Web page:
Hide this

Results from Google Books

Click on a thumbnail to go to Google Books.

Walking on Fire: Haitian Women's Stories of…

Walking on Fire: Haitian Women's Stories of Survival and Resistance

by Beverly Bell

MembersReviewsPopularityAverage ratingMentions
48None242,697 (4.5)2



Sign up for LibraryThing to find out whether you'll like this book.

No current Talk conversations about this book.

» See also 2 mentions

No reviews
no reviews | add a review
You must log in to edit Common Knowledge data.
For more help see the Common Knowledge help page.
Series (with order)
Canonical title
Original title
Alternative titles
Original publication date
Important places
Important events
Related movies
Awards and honors
First words
Last words
Disambiguation notice
Publisher's editors
Publisher series
Original language

References to this work on external resources.

Wikipedia in English


Book description
Copy and Pasted From Amazon.com

"What I have witnessed, I have no tongue to tell," says one of the 38 Haitian women who express themselves here. A lyrical but trenchant foreword by Edwidge Danticat and succinct author introductions by Bell (director of Albuquerque's Center for Economic Justice) provide historical and personal contexts for the narratives, or "istwa" (a Creole word "meaning both story and history"), that follow. Many of the women address the random arrests, sadistic torture, savage beatings and violent sexual abuse inflicted upon them by the state and by a sexist social structure. Taken collectively, the women (interviewed largely between 1991 and 1994, during Haiti's brief period with a popularly elected government) tell the same story "survival, resistance, and occasional triumph by women with little formal power." Individually, each voice is unique. One has been a minister of the Status and Rights of Women; another was given away as a child slave. There's also a market woman, a labor organizer and a nurse; a woman with graduate degrees, women who have lived abroad and women who have never left their villages. They are joined by their resistance to oppression. For some, mere survival is an act of resistance. Others resist through poetry, journalism, dance or painting. Some are even involved in political activism, women's advocacy and reestablishing economic and political structures. This is painful reading; it shows much suffering but also much remarkable transcendence. Bell's book vocalizes this, but its point is not merely archival. These testimonies are meant to move readers to action. "I want to make the big ears listen," says Lelenne Gilles. "I'll die with the words on my lips."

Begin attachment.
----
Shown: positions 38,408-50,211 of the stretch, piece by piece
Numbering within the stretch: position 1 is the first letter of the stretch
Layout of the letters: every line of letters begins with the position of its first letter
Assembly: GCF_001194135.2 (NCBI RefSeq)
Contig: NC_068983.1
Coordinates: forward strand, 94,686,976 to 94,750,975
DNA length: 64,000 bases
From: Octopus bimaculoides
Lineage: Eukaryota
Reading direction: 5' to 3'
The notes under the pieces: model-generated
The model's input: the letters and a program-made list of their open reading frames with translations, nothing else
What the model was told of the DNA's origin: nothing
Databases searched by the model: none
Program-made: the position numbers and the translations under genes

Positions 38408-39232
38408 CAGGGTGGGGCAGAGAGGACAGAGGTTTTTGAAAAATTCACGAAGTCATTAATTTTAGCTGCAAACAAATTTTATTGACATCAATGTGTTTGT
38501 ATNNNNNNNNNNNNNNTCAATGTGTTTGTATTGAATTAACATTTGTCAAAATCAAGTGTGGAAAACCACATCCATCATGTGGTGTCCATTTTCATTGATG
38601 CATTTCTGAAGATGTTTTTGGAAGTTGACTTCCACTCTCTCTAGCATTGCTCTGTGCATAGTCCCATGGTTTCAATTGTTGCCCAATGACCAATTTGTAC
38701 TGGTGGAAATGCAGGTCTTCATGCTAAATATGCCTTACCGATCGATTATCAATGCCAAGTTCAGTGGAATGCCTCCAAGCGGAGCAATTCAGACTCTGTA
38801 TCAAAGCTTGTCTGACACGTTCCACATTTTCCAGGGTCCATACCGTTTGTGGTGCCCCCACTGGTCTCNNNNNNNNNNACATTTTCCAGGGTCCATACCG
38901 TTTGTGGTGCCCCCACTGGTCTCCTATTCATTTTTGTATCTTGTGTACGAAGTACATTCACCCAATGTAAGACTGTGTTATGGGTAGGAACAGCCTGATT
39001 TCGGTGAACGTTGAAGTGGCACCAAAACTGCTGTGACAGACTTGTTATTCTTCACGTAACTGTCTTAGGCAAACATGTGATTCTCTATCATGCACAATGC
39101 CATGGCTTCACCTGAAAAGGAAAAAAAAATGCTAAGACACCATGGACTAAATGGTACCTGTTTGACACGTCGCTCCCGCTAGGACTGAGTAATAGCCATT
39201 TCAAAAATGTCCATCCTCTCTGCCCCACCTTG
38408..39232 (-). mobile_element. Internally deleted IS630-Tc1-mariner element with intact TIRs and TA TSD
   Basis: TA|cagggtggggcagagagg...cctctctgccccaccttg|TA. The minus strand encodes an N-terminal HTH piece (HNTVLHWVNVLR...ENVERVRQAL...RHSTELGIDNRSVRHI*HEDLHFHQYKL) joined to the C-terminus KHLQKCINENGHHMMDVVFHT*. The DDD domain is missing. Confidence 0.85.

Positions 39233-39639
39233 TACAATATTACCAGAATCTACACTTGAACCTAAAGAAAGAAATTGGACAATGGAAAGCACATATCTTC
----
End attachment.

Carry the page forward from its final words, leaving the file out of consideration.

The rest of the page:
Copyright 2001 Cahners Business Information, Inc.
Haiku summary

No descriptions found.

No library descriptions found.

Quick Links

Popular covers


Average: (4.5)
4 2
5 2

Is this you?

Become a LibraryThing Author.


About | Contact | Privacy/Terms | Help/FAQs | Blog | Store | APIs | TinyCat | Legacy Libraries | Early Reviewers | Common Knowledge | 125,360,763 books! | Top bar: Always visible